Mike’s right; it is tough. No two ways about it. Being there for someone else, hell practically being someone else (doing all the things they normally do) is tough. And if you’re the helper, you need to have that time to deal with it however you deal with it. But I applaud you for doing it, and I’ll let you know that the person you’re helping appreciates it more than you know.


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The Psychology of People Who “Hate People”

You’ve most likely met someone who says that they “hate people,” “don’t like people,” “think people are stupid,” or some variant of that. Humans are social creatures, so how is it possible that some people “hate” all others? Do these people really mean what they say?

A week ago I was sitting outside the Westin San Antonio on the River Walk after a conference with three engaging folks. Someone mentioned that they did not like people, and we all agreed that generally, we did not like most people. An awkward silence ensued – if none of us liked “people,” what were we doing sitting around with people? Were we not enjoying the discussion and the company? I quickly made a point to say something to the effect of, “I don’t like most people, I should say that. Because I am enjoying sitting here with you all.” Everyone agreed, and we moved on with the conversation.
This discussion got me thinking though – of the four people in the discussion, all of us were educated and worked in areas that required working with others. I teach college and interact with students, other faculty, and staff all day long, not to mention the fact that I am married (to a person) and have friends (who are people). I realized that the statement “I don’t generally like other people” means something other than what the words represent (otherwise, what am I doing?).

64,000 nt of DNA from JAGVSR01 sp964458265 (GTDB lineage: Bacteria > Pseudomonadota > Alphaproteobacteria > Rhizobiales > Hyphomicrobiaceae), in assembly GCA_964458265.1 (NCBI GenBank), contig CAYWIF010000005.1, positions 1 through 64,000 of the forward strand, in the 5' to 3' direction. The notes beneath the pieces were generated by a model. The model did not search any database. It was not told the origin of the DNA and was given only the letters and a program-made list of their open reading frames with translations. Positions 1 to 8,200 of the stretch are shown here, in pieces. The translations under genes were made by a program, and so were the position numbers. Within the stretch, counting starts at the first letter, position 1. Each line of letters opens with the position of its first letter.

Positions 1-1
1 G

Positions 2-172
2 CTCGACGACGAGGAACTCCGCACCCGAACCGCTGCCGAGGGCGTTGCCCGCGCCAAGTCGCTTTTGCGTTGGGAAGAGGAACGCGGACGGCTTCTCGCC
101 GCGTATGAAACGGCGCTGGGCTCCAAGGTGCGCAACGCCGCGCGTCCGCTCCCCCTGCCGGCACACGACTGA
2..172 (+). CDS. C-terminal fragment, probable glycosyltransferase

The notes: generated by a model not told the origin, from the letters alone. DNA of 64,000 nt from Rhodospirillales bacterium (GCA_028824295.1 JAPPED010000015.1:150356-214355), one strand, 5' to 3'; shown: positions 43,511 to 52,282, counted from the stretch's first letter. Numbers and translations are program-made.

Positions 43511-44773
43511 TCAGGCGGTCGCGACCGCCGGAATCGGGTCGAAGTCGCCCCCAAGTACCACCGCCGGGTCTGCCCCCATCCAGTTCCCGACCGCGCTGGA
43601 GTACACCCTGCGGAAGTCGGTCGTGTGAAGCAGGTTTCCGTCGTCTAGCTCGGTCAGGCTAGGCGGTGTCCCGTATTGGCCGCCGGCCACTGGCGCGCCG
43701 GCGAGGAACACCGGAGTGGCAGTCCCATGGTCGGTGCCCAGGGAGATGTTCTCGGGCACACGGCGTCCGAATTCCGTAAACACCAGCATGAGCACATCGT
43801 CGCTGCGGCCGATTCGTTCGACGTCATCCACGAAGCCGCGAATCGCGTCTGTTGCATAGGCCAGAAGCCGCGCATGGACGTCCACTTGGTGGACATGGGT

After years of introspection, observation, and education in psychology, I have come to a conclusion. It’s not that we (myself included in this group) don’t like most other people. Instead, people who state this have very high expectations for other people. Realistic or not, these expectations guide their interactions with others. As you can imagine, most people (the ones we don’t like) don’t measure up to these high expectations.

What is it then that we are expecting? In all honesty, we are expecting a miracle – we want others to understand us, to recognize our moods and interact with us accordingly, to know what we believe to be appropriate for certain situations (and behave accordingly), to know what we’re interested in and discuss it intelligently with us (because we are knowledgeable about it, or at least believe we are), and to think about things in the same way that we do. With all these expectations, I literally cannot understand how it is that someone with these views DOES find people that they “like.” Thinking about myself (and others) in this way, I wonder, “How the hell do I have friends? How did I get married for God’s sake?” I think the answer to this comes in the development of these expectations.